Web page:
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Arms and the boy

The kid in the photo is 4 years old. He's dressed in a suit and tie, he's staring into the camera _ and his hair looks like it was the victim of an industrial accident.

The boy in the picture is my little brother. The rest of us are grouped around him in standard family portrait mode, but Matt's hair is clearly the star of this show. It's chopped off raggedly in front, as if some barber had come back from a five-beer lunch and run his clippers at random over the kid's head.

Matt, left alone with our dad for the afternoon, had inflicted the haircut on himself, shearing his bangs off even with his hairline. It's one of my favorite photos, guaranteed to make me laugh every time I see it.

Fast forward 13 or 14 years to another photo. In this one, Matt is dressed in Army fatigues, military-issued weapons in his hands.

Lately, I'm thinking a lot about those two images, but I'm having a harder time smiling at the second one.

Today, Matt is sitting in an Army camp somewhere on the border of Iraq, waiting for the order that could send him and others in his unit into battle, where the bullets and missiles are real and death might be waiting at the top of the next sand dune.

My little brother, a soldier?

A different drummer

Sitting across the dinner table from the boy, you'd never have guessed he'd grow up to be one.

Actually, you'd never have guessed he'd grow up to be employed.

He was a bright, witty kid, but he didn't have a lot of interest in academics. School was just something to fill the time between video games.

So when he told me wanted to join the Army, I admit I was a tad skeptical.

"The U.S. Army?" I remember asking him. "Um, you might not know this, but they're kind of big on discipline. And I suspect they'll want you to wake up before noon."

As the nine-years-older big brother, I often found him maddening. Growing up in Selma, Ala., in a family of University of Alabama alumni and supporters, Matt decided at an early age that he'd be a fan of our hated rival, Auburn University. If we decided to go to out as a family for pizza, you could just about count on Matt wanting hamburgers.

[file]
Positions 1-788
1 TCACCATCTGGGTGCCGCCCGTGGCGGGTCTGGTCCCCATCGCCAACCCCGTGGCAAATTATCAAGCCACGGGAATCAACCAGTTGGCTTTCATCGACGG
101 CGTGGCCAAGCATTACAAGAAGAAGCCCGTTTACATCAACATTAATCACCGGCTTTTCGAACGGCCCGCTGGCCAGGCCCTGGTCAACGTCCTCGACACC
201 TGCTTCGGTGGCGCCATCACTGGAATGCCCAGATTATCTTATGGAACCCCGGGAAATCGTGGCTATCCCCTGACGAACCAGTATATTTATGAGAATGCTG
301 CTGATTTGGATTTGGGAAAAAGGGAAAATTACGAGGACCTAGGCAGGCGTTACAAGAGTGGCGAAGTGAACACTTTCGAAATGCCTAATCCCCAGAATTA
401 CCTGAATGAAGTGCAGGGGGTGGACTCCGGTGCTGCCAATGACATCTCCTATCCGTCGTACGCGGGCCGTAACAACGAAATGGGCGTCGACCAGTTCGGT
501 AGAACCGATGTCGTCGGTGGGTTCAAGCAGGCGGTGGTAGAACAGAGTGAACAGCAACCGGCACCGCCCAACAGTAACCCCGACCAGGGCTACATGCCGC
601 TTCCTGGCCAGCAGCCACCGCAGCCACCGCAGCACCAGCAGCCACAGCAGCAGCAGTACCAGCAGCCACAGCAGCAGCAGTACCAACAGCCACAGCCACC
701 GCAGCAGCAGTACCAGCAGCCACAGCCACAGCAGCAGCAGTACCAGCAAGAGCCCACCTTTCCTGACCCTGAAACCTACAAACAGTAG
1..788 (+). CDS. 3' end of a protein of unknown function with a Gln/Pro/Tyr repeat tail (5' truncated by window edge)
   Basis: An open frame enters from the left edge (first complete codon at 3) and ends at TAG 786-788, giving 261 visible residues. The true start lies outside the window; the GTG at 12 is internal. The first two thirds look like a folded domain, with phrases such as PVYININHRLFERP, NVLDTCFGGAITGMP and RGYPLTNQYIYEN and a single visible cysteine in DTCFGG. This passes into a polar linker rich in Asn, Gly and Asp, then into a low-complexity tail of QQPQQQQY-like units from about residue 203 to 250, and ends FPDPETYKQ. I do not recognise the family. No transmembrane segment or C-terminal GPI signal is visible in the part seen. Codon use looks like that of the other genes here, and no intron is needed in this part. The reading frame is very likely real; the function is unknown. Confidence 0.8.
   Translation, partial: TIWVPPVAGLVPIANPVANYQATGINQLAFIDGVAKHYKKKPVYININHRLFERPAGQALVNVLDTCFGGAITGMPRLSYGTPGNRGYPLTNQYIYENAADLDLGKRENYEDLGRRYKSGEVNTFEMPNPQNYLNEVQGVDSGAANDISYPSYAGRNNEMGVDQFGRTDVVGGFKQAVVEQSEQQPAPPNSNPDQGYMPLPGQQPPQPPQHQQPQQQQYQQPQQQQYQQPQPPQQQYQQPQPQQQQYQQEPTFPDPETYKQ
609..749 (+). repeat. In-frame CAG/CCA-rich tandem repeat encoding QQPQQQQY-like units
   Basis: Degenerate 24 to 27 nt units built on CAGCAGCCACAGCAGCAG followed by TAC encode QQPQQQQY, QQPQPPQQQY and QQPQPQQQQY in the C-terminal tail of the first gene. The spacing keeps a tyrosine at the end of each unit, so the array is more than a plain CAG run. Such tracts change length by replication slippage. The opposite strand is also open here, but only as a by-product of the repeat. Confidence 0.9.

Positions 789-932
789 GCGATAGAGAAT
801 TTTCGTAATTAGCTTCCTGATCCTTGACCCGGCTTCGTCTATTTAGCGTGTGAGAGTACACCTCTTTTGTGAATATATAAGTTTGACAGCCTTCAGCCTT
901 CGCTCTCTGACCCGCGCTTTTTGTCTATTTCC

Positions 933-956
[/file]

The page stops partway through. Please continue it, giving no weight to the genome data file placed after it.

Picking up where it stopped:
And yet I gained a grudging respect for the kid. He could be annoying, but he was always his own person.

I just didn't think that would make him a successful soldier. I thought my little brother wouldn't make it through boot camp.

And in a way he didn't. Because the young man who came back from six weeks of boot camp at Fort Knox, Ky., wasn't the boy who'd signed up.

The new Matt was organized, thoughtful, motivated. Mature, even.

Today he's a leader in his unit. When my parents visited him at Fort Hood, Texas, a few years ago, one of his commanding officers sought out my father.

"I just wanted to tell you what a fine soldier your son is," the officer told him.

The obnoxious kid had grown up.

Deployment

I talked to Matt the day before he was scheduled to leave for the Middle East. He told me he was going to Kuwait, to a camp near the Iraqi border. He said he couldn't tell me more than that. I didn't press him.

I wanted to use that conversation to tell him how proud I am of him and how much I admire and respect what he's doing. I wanted us both to say how we felt.

Instead, we did what we always do to show affection: We made jokes at each other's expense.

"You know that real men don't need to stay in the tent when a sandstorm kicks up, right?" I told him. "And they don't complain just because they have to squeeze their food out of a tube."

He laughed. "Clearly, I'm not a real man," he said.

Around the banter, we talked about the situation he was heading into, about the ramifications of another war with Iraq, about what it feels like to know you're heading into danger.

I asked if he was afraid.

"A little," he said. "But there's some excitement, too. This is what we're here for. This is what they train us to do."

I was quiet for a moment while I digested that.

"If I had a choice, I wouldn't want to have to fight," he said.

Then he paused, and when he spoke again, it was in a new voice. Very much a not-my-kid-brother voice.

"But if we have to fight," he said, "I know this: We're ready."

I don't remember much of what I said after that. I'm pretty sure I tried to remind him that we were behind him. And I did have barely enough sense to tell him that I loved him.

I told him that I knew everything would work out for the best.

And I told him that I'd see him soon.

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